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Location: Alsea, OR
Default Re: Time in Jump Space

I also use, "Expected breakout is known to about 5 minutes only after entering." Mishaps can result in a whole variety of both "Failed to predict" and "didn't match reference and ships' time"
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Old 01-19-2018, 08:35 PM   #8
David L Pulver
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Default Re: Time in Jump Space

Quote:
Originally Posted by ak_aramis View Post
I also use, "Expected breakout is known to about 5 minutes only after entering." Mishaps can result in a whole variety of both "Failed to predict" and "didn't match reference and ships' time"
It never came up in my games as tactically important, so just used the straight "7 days."

(Mind you, in one campaign after getting frustrated with a couple of players always insisting on turning every single jump into a "how long can be study to make Instruction skill rolls" bore fest, I ended up - for the next game - doing a C. J Cherryh and making time in jump space take one week from an external perspective, but only an matter of moments from the perspective of the occupants. (Of course, this ended up creating odd aging complications and wasn't as much fun for merchant/passenger interaction, but...)
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Old 01-20-2018, 01:53 AM   #9
hal
 
Join Date: Aug 2004
Location: Buffalo, New York
Default Re: Time in Jump Space

Currently in my TRAVELLER universe:

There are two types of "errors" where jumps are concerned. They are:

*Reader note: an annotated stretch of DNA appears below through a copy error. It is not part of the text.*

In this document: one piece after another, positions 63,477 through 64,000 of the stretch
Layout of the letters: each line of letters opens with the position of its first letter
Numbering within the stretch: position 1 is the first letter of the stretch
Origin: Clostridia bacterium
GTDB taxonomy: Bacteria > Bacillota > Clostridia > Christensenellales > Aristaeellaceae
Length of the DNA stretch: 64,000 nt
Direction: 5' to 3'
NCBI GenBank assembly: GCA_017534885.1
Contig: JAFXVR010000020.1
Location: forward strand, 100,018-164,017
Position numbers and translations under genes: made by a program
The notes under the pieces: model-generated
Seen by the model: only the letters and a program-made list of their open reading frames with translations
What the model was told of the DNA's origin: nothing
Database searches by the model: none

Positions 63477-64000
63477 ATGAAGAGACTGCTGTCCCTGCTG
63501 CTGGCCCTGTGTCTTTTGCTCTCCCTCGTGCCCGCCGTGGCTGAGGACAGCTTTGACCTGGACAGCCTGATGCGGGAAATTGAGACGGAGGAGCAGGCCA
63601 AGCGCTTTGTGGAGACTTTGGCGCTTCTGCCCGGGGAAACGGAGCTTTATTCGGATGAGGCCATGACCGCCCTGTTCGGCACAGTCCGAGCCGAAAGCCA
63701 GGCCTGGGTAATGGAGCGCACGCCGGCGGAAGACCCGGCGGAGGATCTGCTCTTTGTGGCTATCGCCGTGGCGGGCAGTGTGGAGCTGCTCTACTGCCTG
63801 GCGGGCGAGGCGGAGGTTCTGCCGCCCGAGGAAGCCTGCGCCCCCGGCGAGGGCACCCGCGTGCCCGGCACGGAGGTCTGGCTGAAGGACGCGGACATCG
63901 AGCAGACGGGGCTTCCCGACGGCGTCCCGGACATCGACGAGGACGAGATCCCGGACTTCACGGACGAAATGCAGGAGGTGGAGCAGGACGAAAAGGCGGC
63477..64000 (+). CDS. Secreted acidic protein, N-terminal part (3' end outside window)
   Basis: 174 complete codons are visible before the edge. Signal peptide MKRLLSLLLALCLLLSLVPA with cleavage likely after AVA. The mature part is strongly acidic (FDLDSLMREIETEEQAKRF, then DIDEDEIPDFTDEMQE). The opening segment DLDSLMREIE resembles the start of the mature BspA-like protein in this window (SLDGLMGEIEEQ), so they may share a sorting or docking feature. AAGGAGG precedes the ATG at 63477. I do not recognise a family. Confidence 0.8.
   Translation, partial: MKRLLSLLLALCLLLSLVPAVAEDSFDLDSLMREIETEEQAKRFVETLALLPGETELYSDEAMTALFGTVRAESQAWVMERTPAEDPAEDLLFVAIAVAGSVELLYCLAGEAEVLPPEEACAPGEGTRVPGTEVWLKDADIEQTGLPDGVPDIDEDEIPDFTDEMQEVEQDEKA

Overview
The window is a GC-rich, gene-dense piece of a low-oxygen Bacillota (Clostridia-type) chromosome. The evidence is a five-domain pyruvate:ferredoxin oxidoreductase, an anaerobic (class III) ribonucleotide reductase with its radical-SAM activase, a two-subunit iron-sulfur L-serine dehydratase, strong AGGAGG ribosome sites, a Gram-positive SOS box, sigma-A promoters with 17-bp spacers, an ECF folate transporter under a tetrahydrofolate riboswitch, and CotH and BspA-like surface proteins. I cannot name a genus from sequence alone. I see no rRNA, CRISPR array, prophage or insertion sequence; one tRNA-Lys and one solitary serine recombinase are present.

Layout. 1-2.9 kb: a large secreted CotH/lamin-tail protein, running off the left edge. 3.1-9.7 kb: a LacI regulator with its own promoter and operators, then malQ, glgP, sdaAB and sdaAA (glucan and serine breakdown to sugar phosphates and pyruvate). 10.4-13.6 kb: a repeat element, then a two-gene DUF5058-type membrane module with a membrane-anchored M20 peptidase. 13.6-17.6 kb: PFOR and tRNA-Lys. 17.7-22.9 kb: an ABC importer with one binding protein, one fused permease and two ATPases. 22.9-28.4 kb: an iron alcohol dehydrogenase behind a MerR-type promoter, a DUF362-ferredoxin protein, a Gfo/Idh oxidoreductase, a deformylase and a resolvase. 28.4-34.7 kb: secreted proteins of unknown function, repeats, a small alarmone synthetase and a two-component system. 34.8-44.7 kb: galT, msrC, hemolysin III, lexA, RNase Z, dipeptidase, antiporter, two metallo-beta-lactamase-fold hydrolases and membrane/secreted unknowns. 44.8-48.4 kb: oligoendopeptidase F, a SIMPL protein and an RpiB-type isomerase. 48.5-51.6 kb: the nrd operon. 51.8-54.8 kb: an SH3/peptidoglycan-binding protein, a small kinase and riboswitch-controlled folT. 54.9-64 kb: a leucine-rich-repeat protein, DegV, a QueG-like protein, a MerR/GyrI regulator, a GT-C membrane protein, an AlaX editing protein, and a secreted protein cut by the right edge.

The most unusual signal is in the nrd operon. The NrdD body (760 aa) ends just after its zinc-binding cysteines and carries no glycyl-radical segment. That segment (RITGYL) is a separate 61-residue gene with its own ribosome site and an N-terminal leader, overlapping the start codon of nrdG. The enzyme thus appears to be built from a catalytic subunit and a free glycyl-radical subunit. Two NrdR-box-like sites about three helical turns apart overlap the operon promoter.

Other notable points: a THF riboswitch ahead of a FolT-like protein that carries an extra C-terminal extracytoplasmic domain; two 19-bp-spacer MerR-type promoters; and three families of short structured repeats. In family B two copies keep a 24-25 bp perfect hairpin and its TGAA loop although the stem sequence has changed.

Temporal (time in jump space)

Displacement (actual location of exit point into normal space)

Time in jump space: if navigation roll is successful, variance in jump space equals 5 minus degree of success times 1%. Failure in skill roll by 2 or more results in 4 + 1d6 percent variance in 168 hour jump. Roll degree of variance as odds = negative, even = positive.

Displacement error: use same mechanic as temporal rules, but roll for distance accuracy as each percent equals .01 AU in distance from intended exit location. In addition, a miss by 3+ on a piloting roll becomes 2d6-2 (minimum of one) times .1 AUs. See below...

There are three rolls required to enter jump space. The astrogation roll determines both temporal and displacement error. Neither the pilot not engineer's skill roll can better the initial navigator's initial plot detailing the approach to jump point not the energy schedule used to enter jump space. In addition, a critical failure on the part of the navigator can be caught by either of the navigator or the pilot if they take the time to double check the numbers.

Engineering affects temporal accuracy. Piloting affects displacement accuracy.

In my TRAVELLER universe, any attemped exit point within 100 diameters of either a planetary mass or stellar mass results in an "exit shunt", a relatively turbulent event that can cause jump sickness, as the ship is forced into normal space at the 100 diameter limit. Roll vs ship BY star or take 1 minor damage hit.

While others may not want to use this, in my TRAVELLER universe, planet's move. Coming out at your exit point too soon or too late, means that the world you were aiming for, when moving at say, 20 miles per second, will add extra distance the ship must travel to reach its destination.

These rules were cobbled up to avoid having to use jump masking. For me, the original rules to enter jump space were accounting for gravity effects with proximity to masses within 10 to 100 diameters, etc. Nothing from the normal space could interact (in Classic Traveller by GDW) until the ship tried to exit jump space and re-enter normal space. A mushing that lands you in the outer system of the destination, or wastes fuel and time leaving you at the same star system is bad. Being up to 36 parsecs away kinda sucks, but thems the breaks of jump space.

Sol moves at about 230 km per second of memory serves me right. Spending a week in jump space and coming out at the same spot as entering, results in Sol moving roughly 154 million km. The planets also would have moved on the 3600 times 168 hours to their own location. For me, these rules are an attempt at gameable rules. Enjoy.